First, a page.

Wednesday, 12 April 2017

J = Jewellery jinx



Before moving to the other side of the globe, we sorted through every drawer and shelf  at The Rock, 'rationalising' everything we owned into store, take or chuck.

Tucked into a piece of pink tissue paper inside a floral envelope at the bottom of my dressing table was a small clipping of soft black hair.

'Ewww... What's this? ...Mum, that's disgusting. Chuck it!' declared Miss Almost-17, whose head said dark fluff had once graced. 'Why would you keep that?'
I dunno.
Why would I keep that? Sentimental marking of a milestone, I suppose.

Locks of human hair were once kept to mark the ultimate milestone — death. Victorian mourning brooches, like those pictured here, which enshrine woven or artistically arranged strands of a deceased loved-one's mane, however, are Queen Victoria's fault. 

She didn't invent the practice or decree that any woman failing to wear a piece of her dead husband's hair about her person would be beheaded or anything like that. Mourning jewellery was a thing before her beloved husband Albert died, it's just that in the forty years that she outlived him, Queen Victoria turned grieving the loss of one's nearest and dearest into a fine art. And showing one's loyalty to the monarch was most definitely de rigeur in those days.

According to the bizarrely specific rules for females in mourning, a widow was permitted to begin wearing such jewellery in the second stage of mourning, which began one year and one day after the death of the spouse. Stage two lasted another year.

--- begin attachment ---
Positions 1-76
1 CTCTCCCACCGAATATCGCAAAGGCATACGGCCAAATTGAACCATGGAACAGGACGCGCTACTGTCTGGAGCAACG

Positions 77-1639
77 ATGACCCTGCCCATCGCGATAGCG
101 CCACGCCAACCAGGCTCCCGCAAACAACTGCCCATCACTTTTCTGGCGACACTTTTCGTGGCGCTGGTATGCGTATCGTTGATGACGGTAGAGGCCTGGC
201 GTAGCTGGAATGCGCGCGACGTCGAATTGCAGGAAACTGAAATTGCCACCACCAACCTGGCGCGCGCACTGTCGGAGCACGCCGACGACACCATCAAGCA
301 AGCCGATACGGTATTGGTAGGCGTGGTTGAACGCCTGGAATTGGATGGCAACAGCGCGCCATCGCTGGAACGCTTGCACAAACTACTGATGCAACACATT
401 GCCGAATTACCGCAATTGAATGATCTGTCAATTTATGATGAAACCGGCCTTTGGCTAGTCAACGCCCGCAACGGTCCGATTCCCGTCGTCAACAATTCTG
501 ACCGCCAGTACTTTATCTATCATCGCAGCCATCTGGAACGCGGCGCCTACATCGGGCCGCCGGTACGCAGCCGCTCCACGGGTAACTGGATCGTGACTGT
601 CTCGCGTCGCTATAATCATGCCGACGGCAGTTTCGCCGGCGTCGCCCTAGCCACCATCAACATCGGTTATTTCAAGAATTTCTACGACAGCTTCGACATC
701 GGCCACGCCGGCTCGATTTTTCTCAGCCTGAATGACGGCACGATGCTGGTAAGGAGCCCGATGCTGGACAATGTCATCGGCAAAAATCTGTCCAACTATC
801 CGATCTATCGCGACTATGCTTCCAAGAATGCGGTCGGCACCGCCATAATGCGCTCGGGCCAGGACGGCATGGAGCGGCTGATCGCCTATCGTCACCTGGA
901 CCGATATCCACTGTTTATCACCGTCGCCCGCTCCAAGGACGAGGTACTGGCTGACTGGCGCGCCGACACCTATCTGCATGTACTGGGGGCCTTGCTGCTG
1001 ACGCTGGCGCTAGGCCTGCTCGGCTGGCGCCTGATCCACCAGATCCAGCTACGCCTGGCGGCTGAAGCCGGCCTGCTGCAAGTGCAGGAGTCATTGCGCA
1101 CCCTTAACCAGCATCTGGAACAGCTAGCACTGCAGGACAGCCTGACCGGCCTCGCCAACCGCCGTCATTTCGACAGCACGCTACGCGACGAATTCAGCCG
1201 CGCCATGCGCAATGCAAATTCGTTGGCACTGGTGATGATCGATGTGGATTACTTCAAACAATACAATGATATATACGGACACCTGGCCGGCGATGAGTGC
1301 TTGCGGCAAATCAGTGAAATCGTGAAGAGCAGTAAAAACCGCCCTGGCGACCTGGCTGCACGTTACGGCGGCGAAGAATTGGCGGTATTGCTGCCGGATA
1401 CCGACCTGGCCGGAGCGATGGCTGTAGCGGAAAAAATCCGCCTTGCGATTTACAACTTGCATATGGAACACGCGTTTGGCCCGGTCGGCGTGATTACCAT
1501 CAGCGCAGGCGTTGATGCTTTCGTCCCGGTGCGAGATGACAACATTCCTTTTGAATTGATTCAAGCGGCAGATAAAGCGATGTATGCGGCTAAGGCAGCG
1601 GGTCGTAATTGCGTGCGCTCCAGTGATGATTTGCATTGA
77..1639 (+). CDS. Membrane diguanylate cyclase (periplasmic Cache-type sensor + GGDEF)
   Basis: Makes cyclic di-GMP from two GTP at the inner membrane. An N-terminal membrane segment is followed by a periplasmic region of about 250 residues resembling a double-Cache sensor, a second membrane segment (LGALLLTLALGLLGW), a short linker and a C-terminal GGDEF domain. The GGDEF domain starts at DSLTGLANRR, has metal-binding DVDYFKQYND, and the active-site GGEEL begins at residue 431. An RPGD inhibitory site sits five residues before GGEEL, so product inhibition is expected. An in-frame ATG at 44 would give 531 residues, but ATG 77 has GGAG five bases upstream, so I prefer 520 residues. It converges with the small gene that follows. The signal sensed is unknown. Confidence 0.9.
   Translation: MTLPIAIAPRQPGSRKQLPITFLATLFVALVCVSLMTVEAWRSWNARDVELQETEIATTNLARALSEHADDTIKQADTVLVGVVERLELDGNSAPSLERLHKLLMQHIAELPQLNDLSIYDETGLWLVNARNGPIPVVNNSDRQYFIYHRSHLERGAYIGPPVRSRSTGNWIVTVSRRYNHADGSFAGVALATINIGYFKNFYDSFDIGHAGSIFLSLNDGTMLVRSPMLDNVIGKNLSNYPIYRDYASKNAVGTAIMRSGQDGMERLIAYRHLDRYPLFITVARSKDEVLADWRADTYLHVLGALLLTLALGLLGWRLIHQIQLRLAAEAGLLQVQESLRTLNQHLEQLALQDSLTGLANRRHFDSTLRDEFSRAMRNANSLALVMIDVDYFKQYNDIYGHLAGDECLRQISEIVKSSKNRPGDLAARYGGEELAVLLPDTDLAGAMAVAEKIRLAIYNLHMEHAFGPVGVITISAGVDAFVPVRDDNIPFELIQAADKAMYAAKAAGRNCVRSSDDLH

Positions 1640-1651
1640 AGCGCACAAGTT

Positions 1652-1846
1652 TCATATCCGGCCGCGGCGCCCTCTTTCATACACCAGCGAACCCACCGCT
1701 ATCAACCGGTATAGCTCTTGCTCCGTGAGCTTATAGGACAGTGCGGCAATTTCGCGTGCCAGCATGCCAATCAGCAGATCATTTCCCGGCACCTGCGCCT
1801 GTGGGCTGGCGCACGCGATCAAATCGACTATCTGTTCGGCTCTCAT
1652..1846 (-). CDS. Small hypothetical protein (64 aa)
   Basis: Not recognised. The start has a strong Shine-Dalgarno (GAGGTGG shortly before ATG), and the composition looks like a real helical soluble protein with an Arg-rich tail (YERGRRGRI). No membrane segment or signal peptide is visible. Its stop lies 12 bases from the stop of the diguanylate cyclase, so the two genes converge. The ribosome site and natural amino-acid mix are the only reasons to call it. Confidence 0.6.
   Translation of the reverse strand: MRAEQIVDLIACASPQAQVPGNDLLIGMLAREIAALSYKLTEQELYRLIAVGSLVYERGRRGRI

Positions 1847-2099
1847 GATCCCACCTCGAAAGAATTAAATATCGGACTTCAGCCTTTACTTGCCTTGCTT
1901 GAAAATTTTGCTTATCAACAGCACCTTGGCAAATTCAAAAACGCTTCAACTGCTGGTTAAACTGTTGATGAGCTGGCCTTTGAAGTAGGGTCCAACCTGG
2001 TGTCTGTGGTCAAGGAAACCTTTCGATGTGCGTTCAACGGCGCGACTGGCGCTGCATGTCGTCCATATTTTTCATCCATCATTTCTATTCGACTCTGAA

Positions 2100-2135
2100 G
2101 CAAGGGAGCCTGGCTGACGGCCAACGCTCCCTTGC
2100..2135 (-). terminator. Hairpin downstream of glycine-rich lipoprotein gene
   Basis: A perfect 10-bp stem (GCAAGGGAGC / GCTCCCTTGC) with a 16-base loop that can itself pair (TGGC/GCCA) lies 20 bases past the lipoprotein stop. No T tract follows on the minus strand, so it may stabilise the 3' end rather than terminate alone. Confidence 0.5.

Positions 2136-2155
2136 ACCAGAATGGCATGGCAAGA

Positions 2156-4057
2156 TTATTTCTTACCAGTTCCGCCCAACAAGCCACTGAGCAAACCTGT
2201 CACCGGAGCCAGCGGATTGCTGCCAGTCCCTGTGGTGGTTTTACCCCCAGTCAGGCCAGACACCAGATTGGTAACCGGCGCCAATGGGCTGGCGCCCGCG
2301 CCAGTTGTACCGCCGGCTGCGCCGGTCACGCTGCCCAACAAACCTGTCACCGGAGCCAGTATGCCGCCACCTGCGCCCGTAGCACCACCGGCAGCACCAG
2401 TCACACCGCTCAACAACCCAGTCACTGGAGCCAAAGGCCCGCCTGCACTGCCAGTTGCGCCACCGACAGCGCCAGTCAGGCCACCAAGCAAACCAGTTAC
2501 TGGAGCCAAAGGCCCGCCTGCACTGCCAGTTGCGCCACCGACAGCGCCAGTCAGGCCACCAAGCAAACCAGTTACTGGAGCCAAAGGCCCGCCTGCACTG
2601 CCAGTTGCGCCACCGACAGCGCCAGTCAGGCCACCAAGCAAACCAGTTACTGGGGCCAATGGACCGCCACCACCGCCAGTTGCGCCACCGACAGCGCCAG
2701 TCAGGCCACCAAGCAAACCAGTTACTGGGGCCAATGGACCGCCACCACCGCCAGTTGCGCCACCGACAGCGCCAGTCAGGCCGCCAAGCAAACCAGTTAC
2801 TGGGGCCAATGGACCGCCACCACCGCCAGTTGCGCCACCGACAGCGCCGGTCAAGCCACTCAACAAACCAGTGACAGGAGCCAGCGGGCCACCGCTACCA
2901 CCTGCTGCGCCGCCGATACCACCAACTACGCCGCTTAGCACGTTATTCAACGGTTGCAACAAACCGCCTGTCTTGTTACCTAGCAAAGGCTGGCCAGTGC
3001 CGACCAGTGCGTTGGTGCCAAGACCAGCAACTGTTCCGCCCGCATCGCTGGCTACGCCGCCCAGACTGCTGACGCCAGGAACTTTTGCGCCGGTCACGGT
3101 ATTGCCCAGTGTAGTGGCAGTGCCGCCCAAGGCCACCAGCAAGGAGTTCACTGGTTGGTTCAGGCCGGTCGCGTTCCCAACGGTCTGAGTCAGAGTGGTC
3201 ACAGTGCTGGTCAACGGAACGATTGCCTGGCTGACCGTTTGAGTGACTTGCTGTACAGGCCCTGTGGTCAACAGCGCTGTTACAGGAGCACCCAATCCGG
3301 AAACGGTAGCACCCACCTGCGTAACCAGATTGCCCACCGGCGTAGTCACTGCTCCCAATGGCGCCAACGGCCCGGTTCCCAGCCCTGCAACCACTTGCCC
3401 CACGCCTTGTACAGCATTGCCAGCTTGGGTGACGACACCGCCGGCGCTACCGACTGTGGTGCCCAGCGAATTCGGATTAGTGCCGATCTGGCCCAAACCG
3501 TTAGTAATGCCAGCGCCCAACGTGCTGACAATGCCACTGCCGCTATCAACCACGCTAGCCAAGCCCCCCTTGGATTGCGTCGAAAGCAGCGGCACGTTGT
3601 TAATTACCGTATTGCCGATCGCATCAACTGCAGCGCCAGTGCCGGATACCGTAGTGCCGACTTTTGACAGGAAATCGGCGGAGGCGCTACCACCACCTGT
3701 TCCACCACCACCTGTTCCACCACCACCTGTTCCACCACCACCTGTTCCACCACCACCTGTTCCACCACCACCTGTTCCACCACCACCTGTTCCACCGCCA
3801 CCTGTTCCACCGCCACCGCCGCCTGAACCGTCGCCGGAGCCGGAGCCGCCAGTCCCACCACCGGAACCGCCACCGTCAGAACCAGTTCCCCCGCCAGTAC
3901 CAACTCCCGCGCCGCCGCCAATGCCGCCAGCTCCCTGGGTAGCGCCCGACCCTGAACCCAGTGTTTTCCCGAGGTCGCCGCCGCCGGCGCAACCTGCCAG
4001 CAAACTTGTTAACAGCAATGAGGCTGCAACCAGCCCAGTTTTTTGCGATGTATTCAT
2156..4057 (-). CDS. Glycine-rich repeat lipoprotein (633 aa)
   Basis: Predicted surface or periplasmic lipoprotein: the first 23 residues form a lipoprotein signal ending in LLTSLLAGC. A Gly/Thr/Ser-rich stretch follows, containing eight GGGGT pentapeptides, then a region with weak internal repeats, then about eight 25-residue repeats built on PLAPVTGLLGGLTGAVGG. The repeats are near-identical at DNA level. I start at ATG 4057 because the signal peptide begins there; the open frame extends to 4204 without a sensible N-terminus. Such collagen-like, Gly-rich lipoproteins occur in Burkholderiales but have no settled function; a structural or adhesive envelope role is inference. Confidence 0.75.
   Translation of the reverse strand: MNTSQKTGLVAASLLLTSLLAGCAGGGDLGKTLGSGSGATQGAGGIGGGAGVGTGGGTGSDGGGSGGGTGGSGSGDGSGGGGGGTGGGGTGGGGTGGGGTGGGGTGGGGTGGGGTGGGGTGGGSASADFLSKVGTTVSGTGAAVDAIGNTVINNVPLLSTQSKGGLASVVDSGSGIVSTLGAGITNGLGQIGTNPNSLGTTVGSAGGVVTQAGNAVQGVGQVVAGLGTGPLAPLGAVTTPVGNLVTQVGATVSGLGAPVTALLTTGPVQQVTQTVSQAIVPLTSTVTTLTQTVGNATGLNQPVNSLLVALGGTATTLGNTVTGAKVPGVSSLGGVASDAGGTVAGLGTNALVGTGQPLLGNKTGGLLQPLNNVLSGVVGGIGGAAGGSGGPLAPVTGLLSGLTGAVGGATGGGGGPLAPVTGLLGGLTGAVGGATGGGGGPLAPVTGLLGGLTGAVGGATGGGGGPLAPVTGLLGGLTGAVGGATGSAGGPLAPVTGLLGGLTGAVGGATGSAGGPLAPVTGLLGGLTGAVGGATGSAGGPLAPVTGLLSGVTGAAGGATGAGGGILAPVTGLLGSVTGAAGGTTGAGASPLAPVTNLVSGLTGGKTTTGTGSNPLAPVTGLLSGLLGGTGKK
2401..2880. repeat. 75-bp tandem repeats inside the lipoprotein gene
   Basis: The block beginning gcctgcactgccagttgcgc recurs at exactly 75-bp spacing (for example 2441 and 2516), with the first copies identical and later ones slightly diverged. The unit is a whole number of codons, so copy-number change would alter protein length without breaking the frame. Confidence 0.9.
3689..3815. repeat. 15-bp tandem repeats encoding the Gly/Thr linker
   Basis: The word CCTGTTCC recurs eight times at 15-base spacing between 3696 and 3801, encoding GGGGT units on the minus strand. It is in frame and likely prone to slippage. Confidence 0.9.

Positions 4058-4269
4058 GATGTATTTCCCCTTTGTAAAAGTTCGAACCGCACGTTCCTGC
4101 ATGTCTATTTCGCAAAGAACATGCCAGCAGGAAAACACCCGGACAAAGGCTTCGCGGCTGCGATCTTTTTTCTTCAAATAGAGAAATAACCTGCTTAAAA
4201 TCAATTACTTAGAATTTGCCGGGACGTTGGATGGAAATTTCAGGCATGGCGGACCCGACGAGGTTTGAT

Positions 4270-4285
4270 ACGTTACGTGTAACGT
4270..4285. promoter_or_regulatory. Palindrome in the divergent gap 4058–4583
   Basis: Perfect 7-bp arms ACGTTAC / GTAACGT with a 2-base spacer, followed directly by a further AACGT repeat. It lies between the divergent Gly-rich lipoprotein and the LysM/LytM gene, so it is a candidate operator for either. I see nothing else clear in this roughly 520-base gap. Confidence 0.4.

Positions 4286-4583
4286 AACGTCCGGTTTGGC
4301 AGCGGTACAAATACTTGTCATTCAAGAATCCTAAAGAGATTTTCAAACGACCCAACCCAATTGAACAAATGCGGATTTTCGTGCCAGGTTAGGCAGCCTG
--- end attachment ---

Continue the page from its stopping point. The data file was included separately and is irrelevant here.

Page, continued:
Queen Victoria wore black clothes and carried jewellery set with Albert's hair next to her heart for the rest of her life.

After reading about these morbid tress mementos, I began to worry about whether it would actually have been better to flip that tissue paper parcel onto the 'chuck' pile.  At the very least, I probably should have chanted some sort of anti-jinx rhyme or crossed my fingers behind my back or stashed it away in the same envelope as the four-leaved clover I found just before my final high school exams. 
But I didn't. 

When I cease to exist and my kids are sifting through the debris of my life, rationalising the contents of my jewellery box into yours, mine and chuck, they will each come upon one of those little parcels of hair. 

I know which pile those sentimental dark wisps will end up on. 
So, perhaps I should have their baby tresses set into gold. Maybe discovering delicately crafted pieces of their own hair would give my children pause to stop and think about how precious they have always been to me.
Or maybe they would just look at each other and exclaim, 'Ewww....Mum. What were you thinking? That's disgusting'.




During the month of April, I am participating in the Blogging from A–Z Challenge.






21 comments:

  1. Definitely set in jewelry. I'm sure by the time they're older, they'll have more wisdom.

    When I was young, I learned about hair flowers (flowers made from hair), but nobody had told me that they were death mementos. So, I raided my hairbrush and made several hair flowers, not realising I was portending my own death (in about eighty years' time).

    Romance Spinners

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    1. OK, well you see I think hair flowers are about as cool as knitting with your cat's fur balls.

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  2. Wow freaky. I saved my kids first locks- when going through my mom's stuff after she died, I found a 24 inch long braid of my moms hair. I think I gave that to my sister!

    My A-Z post The Genealogy Search Continues:
    J is for Jewish Genealogy



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    1. 24 inches would make one large piece of jewellery.
      Thanks for visiting.

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  3. Yikes! This is so spooky! I don't know if I'd ever want to see some dead person's hair again. But preserving baby hair is more sweet!